Some translation agencies will claim that they are "the premier provider of a full range of interpretation services anywhere in the world" and that they manage a "world-wide network of thousands of tried and tested, competitively priced, professional conference interpreters speaking over two hundred languages". Well, for one thing, there simply aren't professionally trained, university-educated conference interpreters in 200 different languages, but 50 at the very most. And no organisation on the planet can boast a network of more than two hundred conference interpreters, except AIIC which gathers over 2500 members world-wide. So beware of overclaim if you deal with translation agencies. However, some of them do recognise that interpreting is not their core business, and will subcontract the recruitment of a team to a professional interpreter.

Whomever you decide to work with in the end, quality can only be guaranteed if a professional conference interpreter is putting the team together: Interpreters should be short-listed on the basis of their language combination, past experience, subject affinities, and availability. And even though the recruitment process can be considerably facilitated by customised software, having a big database and powerful software is not enough. The human touch remains all-important in a stress-prone profession where team-work in confined spaces is the name of the game. Knowing the interpreters personally and how they work is essential, as is being able to draw on the resources of a world-wide network of reputable colleagues.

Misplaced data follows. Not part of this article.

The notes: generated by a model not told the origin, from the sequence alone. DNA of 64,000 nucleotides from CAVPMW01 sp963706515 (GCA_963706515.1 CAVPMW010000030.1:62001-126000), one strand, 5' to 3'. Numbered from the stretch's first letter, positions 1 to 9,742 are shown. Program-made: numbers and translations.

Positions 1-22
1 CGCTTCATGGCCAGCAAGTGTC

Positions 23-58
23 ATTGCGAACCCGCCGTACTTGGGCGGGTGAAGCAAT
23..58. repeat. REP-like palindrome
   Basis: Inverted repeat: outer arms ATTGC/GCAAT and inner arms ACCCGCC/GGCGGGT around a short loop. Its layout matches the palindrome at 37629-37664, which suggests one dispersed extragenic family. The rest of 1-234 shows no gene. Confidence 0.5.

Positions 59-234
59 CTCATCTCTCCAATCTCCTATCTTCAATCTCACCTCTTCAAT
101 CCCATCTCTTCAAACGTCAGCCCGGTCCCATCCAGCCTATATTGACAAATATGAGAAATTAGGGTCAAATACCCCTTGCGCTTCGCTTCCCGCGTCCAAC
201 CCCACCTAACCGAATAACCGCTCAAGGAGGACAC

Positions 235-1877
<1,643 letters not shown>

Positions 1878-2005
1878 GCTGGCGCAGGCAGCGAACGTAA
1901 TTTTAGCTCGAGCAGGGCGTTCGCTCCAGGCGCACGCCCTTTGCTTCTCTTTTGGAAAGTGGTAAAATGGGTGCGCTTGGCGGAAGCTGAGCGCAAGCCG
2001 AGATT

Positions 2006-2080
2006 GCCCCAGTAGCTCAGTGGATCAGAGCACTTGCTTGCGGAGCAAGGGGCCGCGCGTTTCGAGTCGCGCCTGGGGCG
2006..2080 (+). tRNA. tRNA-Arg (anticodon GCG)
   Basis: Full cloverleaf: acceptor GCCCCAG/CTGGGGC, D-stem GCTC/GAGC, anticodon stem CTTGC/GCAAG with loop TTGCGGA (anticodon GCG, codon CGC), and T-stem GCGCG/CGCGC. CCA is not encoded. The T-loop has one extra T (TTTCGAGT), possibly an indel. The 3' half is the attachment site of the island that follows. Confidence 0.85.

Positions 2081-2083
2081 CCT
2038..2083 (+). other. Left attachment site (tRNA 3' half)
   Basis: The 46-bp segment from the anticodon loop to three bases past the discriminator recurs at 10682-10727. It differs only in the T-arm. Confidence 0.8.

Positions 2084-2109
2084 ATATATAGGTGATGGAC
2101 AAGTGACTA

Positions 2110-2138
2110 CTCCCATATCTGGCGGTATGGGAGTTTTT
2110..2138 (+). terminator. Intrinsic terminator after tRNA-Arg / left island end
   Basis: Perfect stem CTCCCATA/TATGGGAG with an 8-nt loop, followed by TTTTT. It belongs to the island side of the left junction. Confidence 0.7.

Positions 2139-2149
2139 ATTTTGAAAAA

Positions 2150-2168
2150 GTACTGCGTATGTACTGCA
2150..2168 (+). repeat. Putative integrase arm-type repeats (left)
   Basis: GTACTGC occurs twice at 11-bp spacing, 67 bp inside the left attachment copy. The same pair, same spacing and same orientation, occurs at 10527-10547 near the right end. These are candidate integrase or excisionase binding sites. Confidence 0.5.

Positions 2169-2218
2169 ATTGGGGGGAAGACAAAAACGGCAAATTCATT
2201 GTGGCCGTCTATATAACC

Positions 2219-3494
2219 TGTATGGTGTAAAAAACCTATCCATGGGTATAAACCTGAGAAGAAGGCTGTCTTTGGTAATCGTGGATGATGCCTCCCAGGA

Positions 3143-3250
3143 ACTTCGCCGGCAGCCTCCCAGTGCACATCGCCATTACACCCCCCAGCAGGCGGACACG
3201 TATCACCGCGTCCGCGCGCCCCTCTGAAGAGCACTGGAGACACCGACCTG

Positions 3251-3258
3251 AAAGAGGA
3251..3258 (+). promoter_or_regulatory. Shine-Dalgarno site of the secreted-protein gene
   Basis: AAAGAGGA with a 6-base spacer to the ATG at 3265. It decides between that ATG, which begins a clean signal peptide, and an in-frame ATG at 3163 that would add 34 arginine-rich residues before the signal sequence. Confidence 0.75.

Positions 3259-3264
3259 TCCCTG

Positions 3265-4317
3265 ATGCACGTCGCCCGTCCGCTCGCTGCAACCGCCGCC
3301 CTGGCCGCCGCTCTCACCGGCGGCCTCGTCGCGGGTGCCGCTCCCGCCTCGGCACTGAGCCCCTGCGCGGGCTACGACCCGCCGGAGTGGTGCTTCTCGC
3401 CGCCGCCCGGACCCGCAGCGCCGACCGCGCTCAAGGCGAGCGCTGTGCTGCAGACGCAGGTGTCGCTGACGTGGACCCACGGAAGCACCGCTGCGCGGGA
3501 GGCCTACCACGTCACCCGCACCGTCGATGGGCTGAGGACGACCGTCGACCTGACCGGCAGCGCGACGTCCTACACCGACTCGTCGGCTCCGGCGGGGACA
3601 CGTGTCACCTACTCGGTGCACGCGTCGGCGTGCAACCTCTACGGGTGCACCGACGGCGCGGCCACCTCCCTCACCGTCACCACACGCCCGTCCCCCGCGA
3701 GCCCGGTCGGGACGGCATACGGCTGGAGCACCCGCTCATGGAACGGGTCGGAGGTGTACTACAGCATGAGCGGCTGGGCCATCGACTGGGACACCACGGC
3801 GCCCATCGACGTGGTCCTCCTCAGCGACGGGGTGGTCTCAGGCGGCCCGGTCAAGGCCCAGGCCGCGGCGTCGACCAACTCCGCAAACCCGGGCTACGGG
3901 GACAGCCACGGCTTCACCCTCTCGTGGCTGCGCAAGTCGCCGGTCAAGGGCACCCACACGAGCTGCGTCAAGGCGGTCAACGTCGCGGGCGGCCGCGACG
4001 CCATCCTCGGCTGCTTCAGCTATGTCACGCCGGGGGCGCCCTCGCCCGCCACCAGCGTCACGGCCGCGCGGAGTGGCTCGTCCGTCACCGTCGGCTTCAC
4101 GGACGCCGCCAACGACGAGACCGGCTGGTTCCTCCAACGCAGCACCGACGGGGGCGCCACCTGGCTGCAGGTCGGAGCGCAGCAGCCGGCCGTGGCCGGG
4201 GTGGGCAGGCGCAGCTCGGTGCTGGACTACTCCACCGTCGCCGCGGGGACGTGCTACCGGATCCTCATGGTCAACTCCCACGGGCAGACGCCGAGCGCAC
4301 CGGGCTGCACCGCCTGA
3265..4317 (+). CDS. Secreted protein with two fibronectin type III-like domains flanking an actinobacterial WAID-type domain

At any rate, to make sure that you are getting real value for money and to avoid putting your CEO or keynote speaker in an uncomfortable position at your next event, ask the following questions:

  • Who is the provider and how do they recruit interpreters? Are they knowledgeable enough to hire interpreters themselves or will the task be hived off to someone else? If the latter is the case, how much commission does each of the intermediaries take?
  • Does the provider have a good record in organising meetings with conference interpreters or is it something they do on the side?
  • Who are the interpreters? Ask for the interpreter's references, CV, professional affiliation and language combination.
  • Will you be allowed to liaise directly with the interpreters or the team leader before and during the meeting? Terminological preparation requires that the interpreters receive background documents, minutes of previous meetings and speeches well ahead of the event. Will the interpreters be able to contact you directly if they have specific questions? The more intermediaries between you and the interpreters, the more difficult that process becomes.
  • Is the provider willing to explain its price? Ask for a detailed breakdown of prices for the SI equipment, the interpreters' fees and the consultancy fees. Whatever your vendor says, you can only know exactly how much the interpreters are really getting for their work if you sign an individual contract with them.

And never forget that, when the big day comes, your speakers will only sound as good and convincing as the interpreters in the booth.

Vincent Buck is a Brussels-based freelance conference interpreter. He was a member of AIIC's standing committee for the private market sector between 2000 and 2006.

Recommended citation format:
Vincent BUCK. "Choosing the right provider of interpreting services". October 12, 2000. Accessed July 10, 2020. <>.

About the author(s)
Vincent BUCK

Vincent Buck is a Brussels-based freelance conference interpreter and IT systems analyst